By David England, Thecla Schiphorst, Nick Bryan-Kinns
This e-book combines paintings from curators, electronic artists, human computing device interplay researchers and desktop scientists to envision the mutual merits and demanding situations posed while operating jointly to aid electronic paintings works of their many kinds. In Curating the Digital we discover how we will interact to create space for paintings and interplay. we glance on the quite a few demanding situations equivalent to the dynamic nature of our media, the issues posed in retaining electronic artwork works and the thorny difficulties of ways we check and degree audience’s reactions to interactive electronic paintings.
Curating the Digital is an consequence of a multi-disciplinary workshop that happened at SICHI2014 in Toronto. The individuals from the workshop mirrored at the subject of Curating the electronic through a sequence of displays and quick prototyping workouts to improve a list for the longer term electronic artwork gallery. the implications produce various insights either round the conception and philosophy of curating electronic works, and in addition round the sensible and technical probabilities and demanding situations. We current those complimentary chapters in order that different researchers and practitioners in similar fields will locate motivation and mind's eye for his or her personal work.
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Extra info for Curating the Digital: Space for Art and Interaction
Blanchard is known for his humourous animation and installation works that challenge the viewer’s perception of what they are witnessing. In this instance, the Mac flurry screensaver appeared to emanate from the center of a circle of crudely illustrated cave dwellers who looked as if they were celebrating a brand-inspired message from the future. Accompanied by 4 Curating Lively Objects: Post-disciplinary Affordances for Media Art Exhibition 37 a trippy Tangerine Dream soundtrack the work plays on 1960s commune culture, evoking Fred Turner’s assertion that there is no way to disengage cyberculture from counterculture (2008).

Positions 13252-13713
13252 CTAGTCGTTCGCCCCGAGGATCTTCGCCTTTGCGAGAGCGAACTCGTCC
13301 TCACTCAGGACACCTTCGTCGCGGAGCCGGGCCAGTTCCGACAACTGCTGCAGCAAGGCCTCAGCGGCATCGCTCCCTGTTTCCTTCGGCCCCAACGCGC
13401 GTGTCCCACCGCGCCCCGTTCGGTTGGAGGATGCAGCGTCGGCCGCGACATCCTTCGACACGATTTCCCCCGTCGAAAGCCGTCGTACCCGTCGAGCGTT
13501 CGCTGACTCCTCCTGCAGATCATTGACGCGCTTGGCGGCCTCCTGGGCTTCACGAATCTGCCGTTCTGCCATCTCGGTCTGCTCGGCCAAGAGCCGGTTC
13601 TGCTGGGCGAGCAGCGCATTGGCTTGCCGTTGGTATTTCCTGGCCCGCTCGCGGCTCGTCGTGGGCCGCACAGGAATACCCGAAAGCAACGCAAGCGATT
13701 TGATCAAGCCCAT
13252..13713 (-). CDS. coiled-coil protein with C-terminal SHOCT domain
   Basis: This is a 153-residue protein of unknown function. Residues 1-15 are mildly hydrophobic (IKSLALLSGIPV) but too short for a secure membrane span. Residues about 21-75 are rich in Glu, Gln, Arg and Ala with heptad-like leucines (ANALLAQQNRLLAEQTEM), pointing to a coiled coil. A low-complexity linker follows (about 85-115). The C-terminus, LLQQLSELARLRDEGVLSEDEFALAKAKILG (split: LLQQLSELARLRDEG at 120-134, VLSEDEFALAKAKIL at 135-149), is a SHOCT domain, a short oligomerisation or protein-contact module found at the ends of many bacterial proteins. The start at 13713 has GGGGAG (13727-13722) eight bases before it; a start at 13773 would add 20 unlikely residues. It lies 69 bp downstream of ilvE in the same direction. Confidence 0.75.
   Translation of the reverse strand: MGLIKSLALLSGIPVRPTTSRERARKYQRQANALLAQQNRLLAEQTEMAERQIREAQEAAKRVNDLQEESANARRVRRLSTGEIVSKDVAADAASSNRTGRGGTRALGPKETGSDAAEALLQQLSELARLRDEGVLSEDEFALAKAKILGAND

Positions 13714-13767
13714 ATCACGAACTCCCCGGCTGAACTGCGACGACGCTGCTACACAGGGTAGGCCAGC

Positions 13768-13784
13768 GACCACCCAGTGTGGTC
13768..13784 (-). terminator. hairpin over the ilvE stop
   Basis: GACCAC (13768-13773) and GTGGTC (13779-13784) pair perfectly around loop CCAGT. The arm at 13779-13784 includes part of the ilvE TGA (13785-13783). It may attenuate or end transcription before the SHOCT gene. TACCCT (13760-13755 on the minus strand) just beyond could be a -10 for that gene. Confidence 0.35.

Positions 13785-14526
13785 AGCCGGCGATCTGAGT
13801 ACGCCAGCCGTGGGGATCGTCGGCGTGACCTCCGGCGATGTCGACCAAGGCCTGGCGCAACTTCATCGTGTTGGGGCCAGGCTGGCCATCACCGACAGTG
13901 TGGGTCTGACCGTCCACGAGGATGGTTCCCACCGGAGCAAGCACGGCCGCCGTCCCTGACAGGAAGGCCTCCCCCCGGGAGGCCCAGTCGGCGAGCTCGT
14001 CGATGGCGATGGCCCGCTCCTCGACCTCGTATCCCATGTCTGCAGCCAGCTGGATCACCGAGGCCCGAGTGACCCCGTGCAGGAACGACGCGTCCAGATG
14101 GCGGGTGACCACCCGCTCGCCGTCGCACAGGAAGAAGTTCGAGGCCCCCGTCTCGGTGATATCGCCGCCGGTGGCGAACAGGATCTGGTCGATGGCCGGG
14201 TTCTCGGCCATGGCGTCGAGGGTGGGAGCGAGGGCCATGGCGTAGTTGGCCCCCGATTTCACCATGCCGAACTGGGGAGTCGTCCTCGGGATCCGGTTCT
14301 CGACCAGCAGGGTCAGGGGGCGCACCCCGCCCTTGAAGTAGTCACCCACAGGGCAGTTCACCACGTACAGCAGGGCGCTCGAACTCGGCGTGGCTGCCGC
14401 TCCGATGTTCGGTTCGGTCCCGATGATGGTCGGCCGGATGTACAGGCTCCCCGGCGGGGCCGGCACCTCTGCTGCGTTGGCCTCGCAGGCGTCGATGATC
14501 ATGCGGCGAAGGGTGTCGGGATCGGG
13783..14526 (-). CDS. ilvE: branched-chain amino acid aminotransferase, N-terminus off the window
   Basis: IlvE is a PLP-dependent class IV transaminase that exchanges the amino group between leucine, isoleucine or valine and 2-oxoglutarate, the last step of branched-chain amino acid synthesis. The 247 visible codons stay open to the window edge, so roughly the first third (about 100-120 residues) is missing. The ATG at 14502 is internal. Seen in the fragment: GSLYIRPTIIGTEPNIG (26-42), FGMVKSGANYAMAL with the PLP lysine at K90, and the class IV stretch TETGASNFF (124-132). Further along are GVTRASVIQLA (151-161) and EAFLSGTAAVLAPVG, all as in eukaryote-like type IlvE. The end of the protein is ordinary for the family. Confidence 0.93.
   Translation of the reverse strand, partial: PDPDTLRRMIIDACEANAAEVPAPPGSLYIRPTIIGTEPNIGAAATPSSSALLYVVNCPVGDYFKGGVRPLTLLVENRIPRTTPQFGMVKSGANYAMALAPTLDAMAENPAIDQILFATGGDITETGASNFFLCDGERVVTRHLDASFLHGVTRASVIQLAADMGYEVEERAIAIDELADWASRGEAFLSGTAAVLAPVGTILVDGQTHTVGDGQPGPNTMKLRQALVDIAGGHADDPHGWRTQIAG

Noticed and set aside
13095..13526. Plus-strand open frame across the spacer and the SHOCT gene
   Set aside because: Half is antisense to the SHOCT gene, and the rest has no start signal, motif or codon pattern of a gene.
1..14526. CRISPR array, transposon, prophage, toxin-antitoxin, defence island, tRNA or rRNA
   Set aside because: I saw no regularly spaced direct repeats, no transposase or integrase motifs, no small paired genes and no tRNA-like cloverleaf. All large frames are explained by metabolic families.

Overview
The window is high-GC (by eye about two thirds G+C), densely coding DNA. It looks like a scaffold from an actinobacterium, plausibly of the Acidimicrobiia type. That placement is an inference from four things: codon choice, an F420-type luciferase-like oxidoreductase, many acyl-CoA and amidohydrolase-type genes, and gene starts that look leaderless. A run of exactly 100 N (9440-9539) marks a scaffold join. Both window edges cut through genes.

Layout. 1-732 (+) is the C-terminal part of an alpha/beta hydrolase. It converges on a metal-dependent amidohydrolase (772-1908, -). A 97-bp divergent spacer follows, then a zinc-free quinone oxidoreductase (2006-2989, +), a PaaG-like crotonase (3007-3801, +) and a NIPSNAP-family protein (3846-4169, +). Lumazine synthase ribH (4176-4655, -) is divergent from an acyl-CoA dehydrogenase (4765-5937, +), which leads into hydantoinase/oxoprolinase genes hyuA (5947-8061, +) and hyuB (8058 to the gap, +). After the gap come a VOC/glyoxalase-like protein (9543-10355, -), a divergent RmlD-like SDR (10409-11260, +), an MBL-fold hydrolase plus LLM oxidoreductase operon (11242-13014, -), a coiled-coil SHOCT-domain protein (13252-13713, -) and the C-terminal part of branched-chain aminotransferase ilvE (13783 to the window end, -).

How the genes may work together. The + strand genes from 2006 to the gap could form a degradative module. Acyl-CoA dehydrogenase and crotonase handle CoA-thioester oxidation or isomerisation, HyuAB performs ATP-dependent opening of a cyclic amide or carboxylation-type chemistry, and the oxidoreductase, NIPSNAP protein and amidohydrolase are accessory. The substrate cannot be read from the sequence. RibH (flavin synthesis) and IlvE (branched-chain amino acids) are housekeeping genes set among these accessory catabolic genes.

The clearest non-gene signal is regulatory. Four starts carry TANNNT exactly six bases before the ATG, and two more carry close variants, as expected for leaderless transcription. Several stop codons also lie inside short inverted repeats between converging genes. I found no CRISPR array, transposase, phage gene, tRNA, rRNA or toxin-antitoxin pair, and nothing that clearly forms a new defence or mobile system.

This chapter examines the ongoing separation of media art from mainstream art contexts, and argues that “lively objects” call for a more integrative curatorial approach that creates connections not only with other kinds of art, but with all other kinds of objects. We examine two case studies – thelivingeffect curated by Caroline Seck Langill at the Ottawa Art Gallery in 2010, and Lively Objects curated by Lizzie Muller and Caroline Seck Langill at the Museum of Vancouver in 2015, which demonstrate two approaches to curating media art in an integrative “post-disciplinary” way.
The real problem seems to be that curators and theorists of contemporary art do not recognize media art as art – or at least not the kind of art that they are concerned with (Bishop 2012). We have argued in detail elsewhere that one cause of this blindness is the fundamentally “undisciplined” nature of media art objects (Muller 2015). Much of the knowledge or aesthetic value they contain cannot be accounted for through an art-historical perspective that insists on the specialness, separation or self-sufficiency of the art object.